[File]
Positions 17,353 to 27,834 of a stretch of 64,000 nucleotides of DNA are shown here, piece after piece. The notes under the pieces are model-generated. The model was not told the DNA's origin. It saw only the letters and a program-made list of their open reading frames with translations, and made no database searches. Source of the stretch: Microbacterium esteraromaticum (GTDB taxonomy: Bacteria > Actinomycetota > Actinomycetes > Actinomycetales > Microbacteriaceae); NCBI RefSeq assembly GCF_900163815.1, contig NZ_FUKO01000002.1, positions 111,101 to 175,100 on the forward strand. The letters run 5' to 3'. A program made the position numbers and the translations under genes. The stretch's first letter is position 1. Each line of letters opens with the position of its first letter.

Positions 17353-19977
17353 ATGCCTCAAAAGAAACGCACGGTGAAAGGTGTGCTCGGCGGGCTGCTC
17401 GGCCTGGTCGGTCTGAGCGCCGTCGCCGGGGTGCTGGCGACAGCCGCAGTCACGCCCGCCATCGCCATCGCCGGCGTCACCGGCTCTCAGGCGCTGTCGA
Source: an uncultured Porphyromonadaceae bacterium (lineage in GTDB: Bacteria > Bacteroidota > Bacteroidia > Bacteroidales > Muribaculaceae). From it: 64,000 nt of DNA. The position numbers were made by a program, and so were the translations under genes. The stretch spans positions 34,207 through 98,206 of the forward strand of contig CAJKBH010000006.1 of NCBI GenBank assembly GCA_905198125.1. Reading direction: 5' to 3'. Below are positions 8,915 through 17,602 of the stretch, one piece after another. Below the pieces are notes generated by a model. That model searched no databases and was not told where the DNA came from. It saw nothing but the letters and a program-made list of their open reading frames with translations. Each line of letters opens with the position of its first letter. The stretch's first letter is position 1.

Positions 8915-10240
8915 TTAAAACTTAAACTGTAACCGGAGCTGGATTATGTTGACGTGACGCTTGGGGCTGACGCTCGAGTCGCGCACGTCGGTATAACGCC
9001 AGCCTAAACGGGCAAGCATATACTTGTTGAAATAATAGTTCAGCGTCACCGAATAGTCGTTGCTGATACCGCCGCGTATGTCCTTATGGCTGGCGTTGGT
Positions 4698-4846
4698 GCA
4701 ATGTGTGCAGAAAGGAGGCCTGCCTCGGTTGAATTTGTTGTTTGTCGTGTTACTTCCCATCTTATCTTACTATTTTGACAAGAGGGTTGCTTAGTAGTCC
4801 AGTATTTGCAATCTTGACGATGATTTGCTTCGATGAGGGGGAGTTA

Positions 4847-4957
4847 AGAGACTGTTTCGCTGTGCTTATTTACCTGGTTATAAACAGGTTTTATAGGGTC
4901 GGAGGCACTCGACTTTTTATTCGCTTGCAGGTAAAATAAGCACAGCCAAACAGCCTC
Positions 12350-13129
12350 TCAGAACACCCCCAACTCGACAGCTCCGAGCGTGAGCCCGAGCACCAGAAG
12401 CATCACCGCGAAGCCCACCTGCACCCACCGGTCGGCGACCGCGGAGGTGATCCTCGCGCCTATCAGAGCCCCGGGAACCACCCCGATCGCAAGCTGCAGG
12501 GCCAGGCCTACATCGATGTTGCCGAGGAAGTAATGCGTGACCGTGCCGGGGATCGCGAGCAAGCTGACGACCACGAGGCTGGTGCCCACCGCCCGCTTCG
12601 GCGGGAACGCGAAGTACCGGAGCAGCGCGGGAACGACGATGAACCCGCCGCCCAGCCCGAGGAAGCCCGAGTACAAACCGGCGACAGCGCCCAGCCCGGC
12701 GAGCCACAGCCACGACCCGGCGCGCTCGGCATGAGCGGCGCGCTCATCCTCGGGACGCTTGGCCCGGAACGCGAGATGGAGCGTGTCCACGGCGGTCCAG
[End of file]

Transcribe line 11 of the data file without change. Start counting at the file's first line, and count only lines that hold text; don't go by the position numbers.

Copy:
4701 ATGTGTGCAGAAAGGAGGCCTGCCTCGGTTGAATTTGTTGTTTGTCGTGTTACTTCCCATCTTATCTTACTATTTTGACAAGAGGGTTGCTTAGTAGTCC